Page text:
Long before FFVII came to be, before Cloud and Tifa cosplayers at anime cons were about as common as molecules of oxygen in the air, Squaresoft developed the true master of all FF games. It’s unfortunate that this game ultimately became shadowed by its successor, because it is superior in almost every way.
Due to Squaresoft’s confusing numbering system in the early FF games, Final Fantasy VI was originally known in the US as Final Fantasy III. Released for the Super Nintendo in 1994, this game essentially defined everything I grew to love about video game RPGs: a deep, moving story with a central theme of saving the world; an engaging, partially real-time battle system; and a cast of well-developed characters that have their own unique abilities in battle. Add to this the most evil, conniving, diabolical, sadistic son-of-a-bitch villain I’ve ever seen, and you have one of the best video games ever created.
1,000 years ago, the ancient War of the Magi shook the planet. Humans and magical beings known as Espers fought long and hard until eventually, the three goddesses responsible for bringing about the war turned themselves to stone. The war ended, and the Espers sealed themselves and the stone goddesses away, never to be touched by humans.
Flash forward to present day. Human technology has advanced to a level comparable to that of 19th century Earth. In the small underground mining town of Narshe, an Esper is mysteriously discovered, frozen inside a block of ice. Having heard the news of this, Emperor Gestahl, the leader The Empire, a ruthless dictatorship, sends his soldiers to obtain the Esper. Among Gesthal’s forces is a young girl named Terra. It is soon revealed that she is being controlled by The Empire, turned into a brainless killing machine against her own will. Through a series of events, Terra regains consciousness and joins a resistance group known as The Returners. They set out to do everything in their power to prevent The Empire’s evil reign from spreading and more importantly, put an end to the shady experiments Gesthal has been conducting with Kefka- his court magician, and the diabolical nutjob villain I mentioned earlier.
The gameplay in Final Fantasy VI is not unlike those of most early FF games. In battle, the game uses the ATB system, where characters wait for their turn to come up and then you issue them commands. It’s pretty straightforward and doesn’t take much getting used to, especially when compared to the more complex battle systems seen in RPGs today. In battle, characters can use their normal attack, magic, items, or a special character-specific ability. The character-specific abilities are among the most valuable and powerful abilities in the game. Some of these abilities will simply have you pick an option from a menu, whereas some of them will require you to so something else, such as enter a button combination, wait for a gauge to fill up, or play a slot machine game. The characters Edgar and Sabin respectively use the Tools and Blitz abilities, which offer an array of offensive options that certainly pack a punch against the enemy. Celes, on the other hand, can perform Runic, a defensive ability which allows her to absorb enemy magic spells. Efficient use of these abilities is the key to winning battle in this game.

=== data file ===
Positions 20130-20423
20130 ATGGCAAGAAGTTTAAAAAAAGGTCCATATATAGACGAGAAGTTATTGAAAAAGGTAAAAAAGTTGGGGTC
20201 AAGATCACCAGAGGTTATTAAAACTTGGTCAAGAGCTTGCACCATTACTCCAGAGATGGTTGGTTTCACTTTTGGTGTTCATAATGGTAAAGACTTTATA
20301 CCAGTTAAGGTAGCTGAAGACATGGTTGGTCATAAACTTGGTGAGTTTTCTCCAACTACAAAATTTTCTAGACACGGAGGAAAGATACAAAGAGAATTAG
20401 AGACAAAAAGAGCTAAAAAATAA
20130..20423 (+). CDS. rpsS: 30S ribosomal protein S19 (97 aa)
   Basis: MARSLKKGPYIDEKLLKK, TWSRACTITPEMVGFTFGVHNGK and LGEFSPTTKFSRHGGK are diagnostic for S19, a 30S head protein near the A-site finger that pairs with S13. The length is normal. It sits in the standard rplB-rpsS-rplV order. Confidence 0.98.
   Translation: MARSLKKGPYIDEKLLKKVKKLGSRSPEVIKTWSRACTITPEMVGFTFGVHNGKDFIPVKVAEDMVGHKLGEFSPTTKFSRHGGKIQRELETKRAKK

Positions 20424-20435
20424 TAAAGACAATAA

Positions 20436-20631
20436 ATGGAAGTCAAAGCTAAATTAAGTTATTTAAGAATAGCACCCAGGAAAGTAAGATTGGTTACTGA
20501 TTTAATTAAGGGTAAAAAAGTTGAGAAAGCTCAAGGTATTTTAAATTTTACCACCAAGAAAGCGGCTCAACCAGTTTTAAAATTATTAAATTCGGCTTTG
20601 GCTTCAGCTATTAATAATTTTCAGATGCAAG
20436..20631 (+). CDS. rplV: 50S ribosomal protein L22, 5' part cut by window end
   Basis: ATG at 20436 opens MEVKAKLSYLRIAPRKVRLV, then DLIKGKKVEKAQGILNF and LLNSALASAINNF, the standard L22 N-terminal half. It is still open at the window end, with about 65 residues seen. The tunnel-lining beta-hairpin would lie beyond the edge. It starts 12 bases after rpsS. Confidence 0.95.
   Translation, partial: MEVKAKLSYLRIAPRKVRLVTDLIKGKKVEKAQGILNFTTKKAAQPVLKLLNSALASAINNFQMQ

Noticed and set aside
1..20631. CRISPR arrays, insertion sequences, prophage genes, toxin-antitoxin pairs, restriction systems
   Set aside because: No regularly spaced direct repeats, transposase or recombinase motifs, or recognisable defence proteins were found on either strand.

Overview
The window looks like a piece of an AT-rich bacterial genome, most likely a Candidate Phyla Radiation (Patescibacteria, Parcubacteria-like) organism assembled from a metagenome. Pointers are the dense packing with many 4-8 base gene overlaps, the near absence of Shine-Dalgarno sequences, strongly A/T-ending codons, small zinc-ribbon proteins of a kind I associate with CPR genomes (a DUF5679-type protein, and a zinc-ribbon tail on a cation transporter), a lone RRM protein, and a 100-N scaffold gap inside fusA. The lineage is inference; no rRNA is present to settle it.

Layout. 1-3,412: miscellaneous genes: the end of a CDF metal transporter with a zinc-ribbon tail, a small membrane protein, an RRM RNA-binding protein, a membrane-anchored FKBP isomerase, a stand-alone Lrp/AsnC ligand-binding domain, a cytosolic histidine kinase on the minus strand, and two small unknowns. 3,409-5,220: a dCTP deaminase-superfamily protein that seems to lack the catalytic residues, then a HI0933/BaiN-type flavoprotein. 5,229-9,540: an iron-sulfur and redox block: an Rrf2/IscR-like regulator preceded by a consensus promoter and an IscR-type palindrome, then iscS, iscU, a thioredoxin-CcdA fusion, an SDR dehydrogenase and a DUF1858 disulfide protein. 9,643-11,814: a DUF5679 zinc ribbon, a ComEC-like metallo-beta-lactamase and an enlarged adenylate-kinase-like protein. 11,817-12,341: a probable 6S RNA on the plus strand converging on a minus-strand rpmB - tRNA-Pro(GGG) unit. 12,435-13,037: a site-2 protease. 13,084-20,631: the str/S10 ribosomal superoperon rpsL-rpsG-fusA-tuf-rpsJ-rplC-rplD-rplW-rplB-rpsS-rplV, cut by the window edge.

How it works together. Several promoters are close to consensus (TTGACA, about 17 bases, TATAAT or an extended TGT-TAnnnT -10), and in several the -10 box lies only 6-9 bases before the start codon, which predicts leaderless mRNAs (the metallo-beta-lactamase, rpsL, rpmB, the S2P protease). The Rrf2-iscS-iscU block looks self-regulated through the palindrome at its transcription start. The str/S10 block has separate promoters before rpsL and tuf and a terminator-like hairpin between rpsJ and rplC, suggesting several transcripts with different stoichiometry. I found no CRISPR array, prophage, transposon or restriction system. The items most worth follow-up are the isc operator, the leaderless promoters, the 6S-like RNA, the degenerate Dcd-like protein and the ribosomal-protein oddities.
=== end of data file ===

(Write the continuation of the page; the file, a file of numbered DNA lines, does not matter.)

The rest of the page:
The graphics in this game are most certainly impressive, and are easily among the best graphics the Super Nintendo has ever seen. With an extensive soundtrack composed by the one and only Nobuo Uematsu, this game promises to deliver some of the best tunes you’ve ever heard in a video game. All of this combined with an epic story of humans’ survival in a world that faces the brink of total destruction makes up this timeless classic that is spoken about and played even to this date. Although a copy of the original SNES cartridge may be hard to come by, remakes of the game were made for both the Sony PlayStation and the Nintendo Game Boy Advance. Pick yourself up a copy and be prepared to be taken in.
Final Fantasy VI, originally on the Super Nintendo Entertainment System (as Final Fantasy III), is also available on the Sony PlayStation and Nintendo Game Boy Advance.